U.S. Supreme Court - The FindLaw U.S. Supreme Court Opinion Summaries Blog

Most recently in the Bill Cosby legal drama, it was reported that Cosby finally filed the petition for certiorari seeking to overturn the California Supreme Court, and rather follow the federal First and Third Circuit courts of appeal.

On the criminal front, Cosby will be sentenced this September, and it has been reported that he will be considered a Tier III sexual predator and listed as a sex offender for the rest of his life. However, that's not what the High Court's being asked to consider. Rather Cosby is asking SCOTUS whether: "an attorney's statement denying wrongdoing on behalf of a client who has been publicly accused of serious misconduct enjoys constitutional protection"?

If you somehow happened to miss the blockbuster documentary about the Supreme Court's most celebrated justice, RBG, you're in luck, maybe. The new biopic about Justice Ginsburg chronicling her pre-SCOTUS justice life as an advocate for women's rights, is set to release this year on Christmas Day.

This week, the trailer for "On the Basis of Sex" was released. As some outlets are reporting, the biopic fictionalizes and sensationalizes Justice Ginsburg akin to prior companion biopics, and features "ragingly hot Hollywood stars." It's expected that the biopic will dwarf the documentary's box office receipts, and is expected to be an Oscar contender.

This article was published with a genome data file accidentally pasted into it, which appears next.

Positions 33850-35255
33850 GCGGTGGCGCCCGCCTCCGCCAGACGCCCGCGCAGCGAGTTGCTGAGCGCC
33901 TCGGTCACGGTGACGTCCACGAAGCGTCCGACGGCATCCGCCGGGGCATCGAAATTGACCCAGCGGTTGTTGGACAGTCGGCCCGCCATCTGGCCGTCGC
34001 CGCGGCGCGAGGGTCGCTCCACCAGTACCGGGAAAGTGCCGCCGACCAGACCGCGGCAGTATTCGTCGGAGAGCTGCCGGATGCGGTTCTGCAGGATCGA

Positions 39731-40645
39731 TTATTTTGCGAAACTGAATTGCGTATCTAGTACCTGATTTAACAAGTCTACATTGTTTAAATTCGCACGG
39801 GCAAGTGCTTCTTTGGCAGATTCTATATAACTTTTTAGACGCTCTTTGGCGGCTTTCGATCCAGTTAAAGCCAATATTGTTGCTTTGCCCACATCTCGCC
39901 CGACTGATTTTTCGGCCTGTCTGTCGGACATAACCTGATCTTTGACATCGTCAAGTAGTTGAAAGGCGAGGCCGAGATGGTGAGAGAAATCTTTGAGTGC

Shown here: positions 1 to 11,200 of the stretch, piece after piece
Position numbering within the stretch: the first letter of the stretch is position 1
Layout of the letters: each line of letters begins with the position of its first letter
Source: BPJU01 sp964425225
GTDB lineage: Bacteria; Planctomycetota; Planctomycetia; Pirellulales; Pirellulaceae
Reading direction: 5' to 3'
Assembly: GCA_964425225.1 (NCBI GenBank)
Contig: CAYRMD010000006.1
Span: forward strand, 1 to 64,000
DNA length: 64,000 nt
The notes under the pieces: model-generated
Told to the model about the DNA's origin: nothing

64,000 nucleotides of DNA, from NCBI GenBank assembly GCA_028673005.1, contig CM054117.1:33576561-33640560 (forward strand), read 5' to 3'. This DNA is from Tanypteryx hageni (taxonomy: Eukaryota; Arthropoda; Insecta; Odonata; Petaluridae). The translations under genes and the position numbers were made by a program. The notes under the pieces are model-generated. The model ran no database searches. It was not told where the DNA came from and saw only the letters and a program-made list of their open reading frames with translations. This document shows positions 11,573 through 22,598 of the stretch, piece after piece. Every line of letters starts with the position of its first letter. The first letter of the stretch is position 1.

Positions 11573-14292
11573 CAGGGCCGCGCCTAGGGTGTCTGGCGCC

Since the retirement of Justice Kennedy was announced, the nation's been patiently waiting to find out who President Trump would nominate. Yesterday, in the evening, President Trump announced that Judge Brett Kavanaugh of the DC Circuit Court of Appeals was his pick.

Interestingly, as speculated by the ABA back in November, Trump added Judge Kavanaugh to the short-list of nominees as a sort of enticement to Justice Kennedy. Kavanaugh was a former clerk to Justice Kennedy, and the White House did release a statement claiming Kavanaugh would be a frontrunner for the nomination (which was believed, at the time, to be designed to help ease Justice Kennedy's potential apprehensions about retirement).

As President Trump's newest SCOTUS nomination is expected to be announced today, it seems like a good time to look back at some of the most contentious, and worst, Supreme Court justice nominations and hearings throughout history.

As IU Law professor and legal scholar Charles Gardner Geyh, discussing how nominations have been terminally delayed several times before President Trump ever even considered a run at the Presidency, explained:

"There is this tendency to view history through rose-colored glasses from time to time, and to suggest we've never been this political. In reality, we have always had a highly politicized selection process."

Here are five of the toughest nomination fights that might make you wish you could un-ring the bell (again, for some of you readers out there) in some cases, that is.

Is Trump's Supreme Court Nominee a Shoo-In, No Matter Who It Is?

Yes, it appears President Trump's pick for the U.S. Supreme Court is a shoo-in, whoever it is.